Monday, December 31, 2012

Beat the market

                   大智若愚 -- The great wisdom may seem dumb.
                   大道至简 -- The ultimate sophistication is simplicity.

When investing, people tend to think of buying and selling. For each trade, they have to answer at least 3 questions correctly in order to make profit:
  1. What to buy?
  2. When to buy?
  3. When to sell?
They have to repeat the process for their lifetime to become very successful investors. Most of so-called value investors are mainly focused on the first questions, and market timers/speculators may develop lots of theories to address the 2nd and 3rd questions.

Such trading mentality could be harmful to investing. I would argue that the most important investing decision is actually "How long should I hold my investment?" Once the issue gets resolved, the rest of investment questions become secondary and can be answered easily.

To see why, let's look at the Probability Density Function (PDF) of S&P 500 daily returns for the holding period of one trading day:

The probability distribution of returns seem pretty random. People may say the market's efficient because it's very hard for anyone to consistently pick positive days and avoid negative days. If we increase holding periods (in trading days), the expected normalized daily returns (geometric mean) don't change too much but the shapes of the corresponding PDFs change significantly:


If we put all PDFs across all holding periods (delta T) together, we get a return surface showing how normalized daily return's distributed: it spreads over a wide range of positive and negative values when holding periods are short, and the distribution becomes very concentrated when holding periods are long. If holding periods are longer than 10 years, you're almost certain to get non-negative returns.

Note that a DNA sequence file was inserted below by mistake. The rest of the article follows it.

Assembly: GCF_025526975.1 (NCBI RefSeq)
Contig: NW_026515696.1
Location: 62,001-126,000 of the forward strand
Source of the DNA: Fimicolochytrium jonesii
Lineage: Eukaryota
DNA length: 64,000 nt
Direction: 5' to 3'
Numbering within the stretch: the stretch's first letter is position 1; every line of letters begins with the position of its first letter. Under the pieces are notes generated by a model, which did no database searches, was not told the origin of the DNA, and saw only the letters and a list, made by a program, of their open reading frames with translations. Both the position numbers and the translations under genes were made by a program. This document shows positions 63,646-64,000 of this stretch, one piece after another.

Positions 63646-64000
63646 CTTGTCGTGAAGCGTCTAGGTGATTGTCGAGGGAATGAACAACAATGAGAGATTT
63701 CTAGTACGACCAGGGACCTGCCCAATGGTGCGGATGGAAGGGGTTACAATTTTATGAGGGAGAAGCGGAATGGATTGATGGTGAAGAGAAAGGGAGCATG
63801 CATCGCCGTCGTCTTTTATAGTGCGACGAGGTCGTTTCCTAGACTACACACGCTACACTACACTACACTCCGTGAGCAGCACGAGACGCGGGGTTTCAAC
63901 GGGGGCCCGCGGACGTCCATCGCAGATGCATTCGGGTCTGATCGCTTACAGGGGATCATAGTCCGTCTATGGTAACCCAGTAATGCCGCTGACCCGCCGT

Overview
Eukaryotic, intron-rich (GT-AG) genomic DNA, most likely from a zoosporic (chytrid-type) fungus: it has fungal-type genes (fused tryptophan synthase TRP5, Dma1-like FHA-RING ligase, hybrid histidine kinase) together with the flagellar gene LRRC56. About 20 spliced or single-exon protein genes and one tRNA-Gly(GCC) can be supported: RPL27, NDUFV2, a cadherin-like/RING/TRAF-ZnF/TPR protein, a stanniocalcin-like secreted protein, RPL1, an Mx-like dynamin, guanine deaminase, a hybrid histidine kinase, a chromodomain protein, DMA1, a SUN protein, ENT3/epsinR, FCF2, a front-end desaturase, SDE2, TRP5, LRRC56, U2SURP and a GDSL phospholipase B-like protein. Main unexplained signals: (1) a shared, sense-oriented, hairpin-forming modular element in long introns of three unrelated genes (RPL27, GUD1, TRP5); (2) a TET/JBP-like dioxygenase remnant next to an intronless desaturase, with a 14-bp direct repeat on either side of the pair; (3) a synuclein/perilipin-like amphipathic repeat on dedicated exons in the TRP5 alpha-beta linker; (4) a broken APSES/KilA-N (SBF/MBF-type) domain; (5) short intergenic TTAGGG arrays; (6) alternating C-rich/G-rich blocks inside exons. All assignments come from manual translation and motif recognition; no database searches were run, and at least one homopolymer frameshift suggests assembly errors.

An average investor has10,000~15,000 (trading) days to act. If we represent it by a line of 10,000~15,000 day long, what investors do in their lifetime is to break the line into small pieces and  place them onto the return surface. A successful life-long investment is to put more pieces on the positive side than negative side. At the first glance of equity return surface, it should be immediately obvious why long term indexing makes sense. No modern financial theories or complex arguments are required to see the insight.

It's hard to identify good stocks, and it's even harder to time the market. I don't believe that I have any inherent advantages over other market participants. I doubt my ability to identify good investments and make profitable trades consistently. I know my mind will degrade due to aging and my experience may become less relevant due to unforeseeable paradigm shifts. In a word, the more investment decisions I have to make, the more likely the distribution of my investments will spread on the return surface randomly.

Therefore, my investment strategy shall NOT depend on my ability of being an outliner. To ensure all my investments stay on the positive side on the return surface is to make as few decisions as possible. The single most important investment decision I'll make is to decide the holding periods of my investments. If my holding periods are very long (forever), it almost guarantees that my investments will always yield positively, actually historical data suggests close to 100% if holding periods are > 20 yrs.